ISS Announces 2019 Benchmark Policy Updates

ISS GovernanceInstitutional Shareholder Services Inc. (ISS), the leading provider of end-to-end governance and responsible investment solutions to the global financial community, today released updates to its 2019 benchmark proxy voting

policies for the Americas, EMEA, and Asia-Pacific regions. The updated policies will generally be applied for shareholder meetings on or after Feb. 1, 2019.

To ensure its voting policies take into consideration the changing views and needs of its institutional investor clients and the perspectives of companies and the broader corporate governance community, ISS gathers input each year from institutional investors, companies, and other market constituents worldwide through a variety of channels and over many months. The updates announced today have been informed by the careful consideration of the many inputs received.

Among the updates, ISS is announcing a new voting policy with respect to U.S. companies with no female directors serving on their boards, with a year’s grace period before implementation. The new policy will be effective for meetings on or after Feb. 1, 2020, and will be applicable for companies in either the Russell 3000 or S&P 1500 indices. After the year-long grace period, which will allow boards who wish to do so time to recruit qualified female candidates, adverse voting recommendations may be issued against nominating committee chairs at boards with no gender diversity. Under the policy as it will be implemented in 2020, ISS will generally issue recommendations against the election of the chair of the nominating committee, but on a case-by-case basis, the election of other directors who are responsible for the board nomination process may be impacted (for example, at companies with no formal nominating committee). ISS will also consider case by case any exceptional circumstances explaining the absence of board gender diversity.

During the 2019 annual meeting season, ISS research reports on companies in the U.S. and Canada will feature Economic Value Added (EVA) data as a supplement to GAAP-based measures. Moving into 2020, ISS will consider the inclusion of EVA-based measurements as part of its Financial Performance Assessment methodology.

“We are pleased to have received much thoughtful feedback and inputs from a broad range of institutional investors, companies and other interested market constituents as part of our annual policy development process this year, and on a wide variety of topics,” Georgina Marshall, Global Head of Research and Chair of the ISS Global Policy Board. “The policy changes we are announcing today have been carefully considered and are designed to underpin the needs of our institutional investor clients for informed and relevant research and recommendations based on widely recognized good standards of, and approaches to, corporate governance.”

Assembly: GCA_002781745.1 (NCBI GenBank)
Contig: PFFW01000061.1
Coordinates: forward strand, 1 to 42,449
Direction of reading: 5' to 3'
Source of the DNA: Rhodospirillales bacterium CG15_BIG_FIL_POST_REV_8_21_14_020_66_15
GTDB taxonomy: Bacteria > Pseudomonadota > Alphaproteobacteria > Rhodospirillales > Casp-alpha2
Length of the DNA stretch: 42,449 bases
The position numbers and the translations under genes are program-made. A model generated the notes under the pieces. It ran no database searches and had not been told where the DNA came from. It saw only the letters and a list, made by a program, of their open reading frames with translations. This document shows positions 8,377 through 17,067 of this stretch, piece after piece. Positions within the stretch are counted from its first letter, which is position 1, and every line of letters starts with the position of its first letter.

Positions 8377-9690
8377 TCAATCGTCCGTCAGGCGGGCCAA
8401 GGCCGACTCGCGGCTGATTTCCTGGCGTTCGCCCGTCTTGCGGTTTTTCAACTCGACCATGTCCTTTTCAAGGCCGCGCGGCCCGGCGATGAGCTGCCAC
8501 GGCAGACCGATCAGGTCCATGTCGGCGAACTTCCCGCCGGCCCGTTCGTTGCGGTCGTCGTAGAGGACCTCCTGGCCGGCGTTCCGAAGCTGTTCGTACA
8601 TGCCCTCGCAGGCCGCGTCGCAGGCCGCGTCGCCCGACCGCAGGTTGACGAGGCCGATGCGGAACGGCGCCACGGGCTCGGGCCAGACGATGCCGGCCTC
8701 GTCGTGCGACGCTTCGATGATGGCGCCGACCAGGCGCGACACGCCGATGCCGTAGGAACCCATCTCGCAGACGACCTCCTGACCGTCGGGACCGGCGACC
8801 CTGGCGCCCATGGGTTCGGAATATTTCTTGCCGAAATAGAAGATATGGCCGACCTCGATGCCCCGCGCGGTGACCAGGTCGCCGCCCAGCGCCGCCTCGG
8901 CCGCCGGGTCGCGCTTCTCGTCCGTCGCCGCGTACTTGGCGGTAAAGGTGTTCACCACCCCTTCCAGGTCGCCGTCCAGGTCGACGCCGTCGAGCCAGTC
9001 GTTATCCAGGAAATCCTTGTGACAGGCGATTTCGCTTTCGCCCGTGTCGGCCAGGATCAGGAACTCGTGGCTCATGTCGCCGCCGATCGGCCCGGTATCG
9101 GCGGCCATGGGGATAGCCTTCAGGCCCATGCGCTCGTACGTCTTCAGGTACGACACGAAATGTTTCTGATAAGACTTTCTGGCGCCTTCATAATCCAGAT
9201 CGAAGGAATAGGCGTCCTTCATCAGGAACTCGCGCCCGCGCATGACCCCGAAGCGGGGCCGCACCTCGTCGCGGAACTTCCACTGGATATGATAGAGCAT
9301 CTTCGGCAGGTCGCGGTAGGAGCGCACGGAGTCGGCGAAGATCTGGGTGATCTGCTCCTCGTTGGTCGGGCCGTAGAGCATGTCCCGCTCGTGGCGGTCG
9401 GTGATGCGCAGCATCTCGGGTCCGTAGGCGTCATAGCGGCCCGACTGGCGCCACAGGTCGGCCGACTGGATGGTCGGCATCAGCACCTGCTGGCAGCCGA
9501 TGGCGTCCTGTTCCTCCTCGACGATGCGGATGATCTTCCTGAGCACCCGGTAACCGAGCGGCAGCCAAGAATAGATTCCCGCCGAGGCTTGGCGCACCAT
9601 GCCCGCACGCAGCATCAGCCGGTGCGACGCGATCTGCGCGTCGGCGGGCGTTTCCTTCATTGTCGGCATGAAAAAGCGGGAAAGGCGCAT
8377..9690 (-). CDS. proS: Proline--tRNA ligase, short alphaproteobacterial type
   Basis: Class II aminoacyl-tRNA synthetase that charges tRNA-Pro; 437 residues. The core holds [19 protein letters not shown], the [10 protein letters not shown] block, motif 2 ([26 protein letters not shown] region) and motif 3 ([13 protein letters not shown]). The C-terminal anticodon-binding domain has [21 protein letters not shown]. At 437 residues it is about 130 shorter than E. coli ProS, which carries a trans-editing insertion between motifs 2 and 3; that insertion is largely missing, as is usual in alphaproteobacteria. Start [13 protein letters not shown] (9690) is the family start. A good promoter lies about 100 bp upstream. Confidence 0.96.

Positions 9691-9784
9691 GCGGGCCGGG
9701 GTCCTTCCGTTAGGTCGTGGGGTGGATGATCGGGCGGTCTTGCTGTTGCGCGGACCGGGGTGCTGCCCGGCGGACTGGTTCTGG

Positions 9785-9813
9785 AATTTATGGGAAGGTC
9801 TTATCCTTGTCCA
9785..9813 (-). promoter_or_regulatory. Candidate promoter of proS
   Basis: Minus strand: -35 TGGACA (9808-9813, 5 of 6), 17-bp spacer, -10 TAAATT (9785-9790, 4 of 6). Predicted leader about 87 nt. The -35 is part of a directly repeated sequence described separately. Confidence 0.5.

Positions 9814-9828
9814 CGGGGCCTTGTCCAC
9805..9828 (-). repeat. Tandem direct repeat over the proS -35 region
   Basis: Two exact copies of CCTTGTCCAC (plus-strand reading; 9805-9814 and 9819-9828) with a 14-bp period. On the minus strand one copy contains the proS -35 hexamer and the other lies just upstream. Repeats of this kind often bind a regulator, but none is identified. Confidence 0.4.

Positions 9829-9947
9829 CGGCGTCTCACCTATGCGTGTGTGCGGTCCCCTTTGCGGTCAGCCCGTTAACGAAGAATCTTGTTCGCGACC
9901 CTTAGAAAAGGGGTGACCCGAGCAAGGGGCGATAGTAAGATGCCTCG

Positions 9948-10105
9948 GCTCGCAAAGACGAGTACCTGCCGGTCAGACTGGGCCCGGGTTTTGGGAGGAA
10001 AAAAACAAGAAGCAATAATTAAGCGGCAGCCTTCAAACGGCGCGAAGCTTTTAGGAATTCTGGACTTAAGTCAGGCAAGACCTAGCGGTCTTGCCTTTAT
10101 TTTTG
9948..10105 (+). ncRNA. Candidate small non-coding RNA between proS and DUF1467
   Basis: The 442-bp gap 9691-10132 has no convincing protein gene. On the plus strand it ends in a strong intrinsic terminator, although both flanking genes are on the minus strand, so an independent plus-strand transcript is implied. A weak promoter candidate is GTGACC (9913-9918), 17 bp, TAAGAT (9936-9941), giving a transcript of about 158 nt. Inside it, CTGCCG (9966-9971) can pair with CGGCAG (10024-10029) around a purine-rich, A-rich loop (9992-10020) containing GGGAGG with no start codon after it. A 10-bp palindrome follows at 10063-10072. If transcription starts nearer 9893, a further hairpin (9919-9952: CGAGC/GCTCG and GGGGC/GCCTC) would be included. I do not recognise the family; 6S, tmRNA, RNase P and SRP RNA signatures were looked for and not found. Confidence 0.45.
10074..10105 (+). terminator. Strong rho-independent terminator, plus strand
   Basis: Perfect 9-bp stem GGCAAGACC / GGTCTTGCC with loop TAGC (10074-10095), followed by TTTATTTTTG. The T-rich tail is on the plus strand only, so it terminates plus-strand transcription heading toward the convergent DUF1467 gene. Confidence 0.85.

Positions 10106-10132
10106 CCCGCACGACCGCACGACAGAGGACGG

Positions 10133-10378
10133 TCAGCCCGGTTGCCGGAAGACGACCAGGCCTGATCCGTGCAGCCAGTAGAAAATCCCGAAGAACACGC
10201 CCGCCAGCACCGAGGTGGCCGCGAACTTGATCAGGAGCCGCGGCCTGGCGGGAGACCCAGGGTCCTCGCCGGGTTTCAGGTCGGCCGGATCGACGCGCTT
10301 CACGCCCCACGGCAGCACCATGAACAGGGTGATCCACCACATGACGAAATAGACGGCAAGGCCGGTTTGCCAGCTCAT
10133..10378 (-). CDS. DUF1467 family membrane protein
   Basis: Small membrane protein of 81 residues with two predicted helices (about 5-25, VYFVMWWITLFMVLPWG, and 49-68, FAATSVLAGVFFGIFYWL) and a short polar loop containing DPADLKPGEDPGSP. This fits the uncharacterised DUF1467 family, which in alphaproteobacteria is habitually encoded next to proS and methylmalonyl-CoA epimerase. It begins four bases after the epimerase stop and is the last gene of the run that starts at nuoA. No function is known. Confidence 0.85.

For its UK/Ireland and Continental European policies, in 2019, ISS will track significant audit quality issues, with a focus on accounting controversies, at the lead engagement partner level, wherever such information is available. Where the information is available, ISS research reports will note any lead audit partners who have been linked with significant auditing controversies and, where they are also identified as being engaged in the audit for other public companies, this connection will be raised for investor attention. A negative vote recommendation on auditor ratification may be applied in the most serious cases, e.g. where the lead audit partner has previously been linked with a corporate failure scenario or other material destruction of shareholder value arising from fraud or other accounting issues.

In Japan, ISS is implementing a new independence criterion for Japanese company directors and statutory auditors. ISS will classify both directors and statutory auditors who work (or worked) at companies whose shares are held by the company in question as “cross-shareholding shares,” as non-independent directors.

The ISS benchmark policies as updated heading into 2019 also cover board gender diversity in Canada, director independence and tenure in Latin American markets, audit committee independence across Europe, board independence & disclosure in Taiwan, and both auditor fees and audit committees in the India and Asia Pacific regions.

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